Abstract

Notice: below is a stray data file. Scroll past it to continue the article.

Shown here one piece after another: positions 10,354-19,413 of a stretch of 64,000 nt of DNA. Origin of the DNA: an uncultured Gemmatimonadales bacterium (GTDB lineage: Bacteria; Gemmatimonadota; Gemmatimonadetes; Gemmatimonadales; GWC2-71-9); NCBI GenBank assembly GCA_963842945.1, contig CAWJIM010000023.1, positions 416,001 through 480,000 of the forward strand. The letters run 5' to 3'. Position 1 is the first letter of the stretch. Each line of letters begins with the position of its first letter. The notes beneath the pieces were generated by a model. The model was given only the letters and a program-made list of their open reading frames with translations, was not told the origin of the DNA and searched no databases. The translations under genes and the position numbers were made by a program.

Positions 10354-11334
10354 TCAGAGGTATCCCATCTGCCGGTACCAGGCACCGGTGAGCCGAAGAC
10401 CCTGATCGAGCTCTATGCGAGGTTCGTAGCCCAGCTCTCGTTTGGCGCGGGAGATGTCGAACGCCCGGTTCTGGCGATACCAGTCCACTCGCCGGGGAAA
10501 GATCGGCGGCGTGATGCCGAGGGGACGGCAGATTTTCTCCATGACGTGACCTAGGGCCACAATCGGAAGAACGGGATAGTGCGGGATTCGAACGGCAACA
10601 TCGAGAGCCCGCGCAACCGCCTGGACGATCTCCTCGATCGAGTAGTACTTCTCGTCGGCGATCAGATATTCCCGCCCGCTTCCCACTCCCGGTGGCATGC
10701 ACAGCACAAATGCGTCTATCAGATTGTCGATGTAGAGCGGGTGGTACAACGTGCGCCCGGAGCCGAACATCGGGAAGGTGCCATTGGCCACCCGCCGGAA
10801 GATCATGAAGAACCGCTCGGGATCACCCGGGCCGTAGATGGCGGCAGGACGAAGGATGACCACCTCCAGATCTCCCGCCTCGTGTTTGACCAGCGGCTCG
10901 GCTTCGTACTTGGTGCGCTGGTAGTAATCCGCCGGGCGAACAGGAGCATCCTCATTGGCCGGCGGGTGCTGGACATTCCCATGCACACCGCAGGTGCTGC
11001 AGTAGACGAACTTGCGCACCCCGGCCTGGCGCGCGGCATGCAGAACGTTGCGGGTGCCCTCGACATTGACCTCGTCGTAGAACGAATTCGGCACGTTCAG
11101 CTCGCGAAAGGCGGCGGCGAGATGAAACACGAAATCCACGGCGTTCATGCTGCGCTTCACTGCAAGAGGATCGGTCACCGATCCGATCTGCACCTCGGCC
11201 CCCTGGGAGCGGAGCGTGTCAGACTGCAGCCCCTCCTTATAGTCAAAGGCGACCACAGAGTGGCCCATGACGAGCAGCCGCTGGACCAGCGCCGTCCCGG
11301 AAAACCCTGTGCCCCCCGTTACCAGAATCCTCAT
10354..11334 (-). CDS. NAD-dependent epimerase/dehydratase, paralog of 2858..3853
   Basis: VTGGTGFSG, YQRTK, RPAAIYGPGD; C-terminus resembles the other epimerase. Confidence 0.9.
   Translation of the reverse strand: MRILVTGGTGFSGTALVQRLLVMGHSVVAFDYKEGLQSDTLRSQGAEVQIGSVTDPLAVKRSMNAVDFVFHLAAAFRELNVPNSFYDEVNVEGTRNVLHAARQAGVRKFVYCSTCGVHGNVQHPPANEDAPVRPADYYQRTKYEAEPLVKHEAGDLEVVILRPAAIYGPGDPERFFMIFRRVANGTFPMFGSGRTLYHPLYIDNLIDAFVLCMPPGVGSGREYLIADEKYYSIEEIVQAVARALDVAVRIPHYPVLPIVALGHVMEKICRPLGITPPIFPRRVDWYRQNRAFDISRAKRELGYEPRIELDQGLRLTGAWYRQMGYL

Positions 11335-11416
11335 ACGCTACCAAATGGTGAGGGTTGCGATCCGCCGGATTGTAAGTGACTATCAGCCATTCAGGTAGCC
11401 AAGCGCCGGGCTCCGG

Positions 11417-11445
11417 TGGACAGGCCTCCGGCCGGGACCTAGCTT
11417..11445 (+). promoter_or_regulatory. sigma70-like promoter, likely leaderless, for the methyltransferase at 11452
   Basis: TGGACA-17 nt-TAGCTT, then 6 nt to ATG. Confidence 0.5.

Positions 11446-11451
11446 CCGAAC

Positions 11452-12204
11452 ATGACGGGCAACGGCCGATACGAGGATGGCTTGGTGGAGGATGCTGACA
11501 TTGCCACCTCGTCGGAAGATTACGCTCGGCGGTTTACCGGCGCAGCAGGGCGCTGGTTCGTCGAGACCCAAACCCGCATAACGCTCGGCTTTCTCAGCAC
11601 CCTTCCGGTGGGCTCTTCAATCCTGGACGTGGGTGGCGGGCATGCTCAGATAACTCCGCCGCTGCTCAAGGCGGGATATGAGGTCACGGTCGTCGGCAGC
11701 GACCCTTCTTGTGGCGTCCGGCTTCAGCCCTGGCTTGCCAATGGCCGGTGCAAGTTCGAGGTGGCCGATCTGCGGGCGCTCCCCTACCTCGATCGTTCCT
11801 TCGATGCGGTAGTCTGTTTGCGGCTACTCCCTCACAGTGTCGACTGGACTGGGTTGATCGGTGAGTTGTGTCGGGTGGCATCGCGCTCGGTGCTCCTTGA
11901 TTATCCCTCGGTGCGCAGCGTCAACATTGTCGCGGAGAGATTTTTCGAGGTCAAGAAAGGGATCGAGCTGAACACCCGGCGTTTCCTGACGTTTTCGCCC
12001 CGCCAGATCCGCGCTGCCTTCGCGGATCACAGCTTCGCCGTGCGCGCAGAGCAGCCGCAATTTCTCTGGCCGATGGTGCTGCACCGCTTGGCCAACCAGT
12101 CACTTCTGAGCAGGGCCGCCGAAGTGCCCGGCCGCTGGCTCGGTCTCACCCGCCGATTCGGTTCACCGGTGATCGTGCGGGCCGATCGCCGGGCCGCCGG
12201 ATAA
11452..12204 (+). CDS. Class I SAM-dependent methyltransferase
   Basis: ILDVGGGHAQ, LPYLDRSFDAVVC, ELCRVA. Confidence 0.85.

Heaving bedrock is a geological hazard that is related to expansive soils, but it is more complex in terms of its uplift morphologies, deformation mechanisms, and regional distribution. It is common along Colorado's Front Range piedmont where steeply dipping sedimentary bedrock containing zones of expansive claystone is encountered near to the ground surface. It occurs in the Pierre Shale and other Upper Cretaceous formations. The heave features associated with heaving bedrock are distinctly linear and are caused by differential swelling and/or rebound movements within the bedrock. Heaving bedrock has caused exceptional damage to houses, roads, and utilities along the Front Range piedmont since suburban-type development began in the early 1970s. Much of this damage may be attributed to the longstanding tendency to assume that the bedrock may be treated, for site-exploration and design purposes, as an expansive soil having essentially uniform properties. This approach ignores the strong heterogeneity that is often present in the bedrock. In particular, drill-hole exploration surveys and drilled pier foundations, which are generally appropriate for expansive soil hazards, have proven to be inappropriate for recognizing and mitigating heaving-bedrock hazards. This article presents a summary of heaving bedrock as a distinct geological hazard and describes the technological and policy advances that have been made in recent years to promote understanding and effectively mitigate the problem. The Colorado Geological Survey has played a key role in these advances by introducing the term "heaving bedrock" to differentiate the problem from expansive soils; leading stakeholder field trips and conferences; investigating the physical characteristics, mechanics, causes, and distribution of heaving bedrock; publishing the investigation results; assisting county governments in creating new land-use regulations; and reviewing site investigation reports for actual subdivision projects. From this experience, we conclude that a state geological survey must be active in numerous arenas--scientific, practical, and political--to assist effectively in addressing potential hazards that impact the general public.

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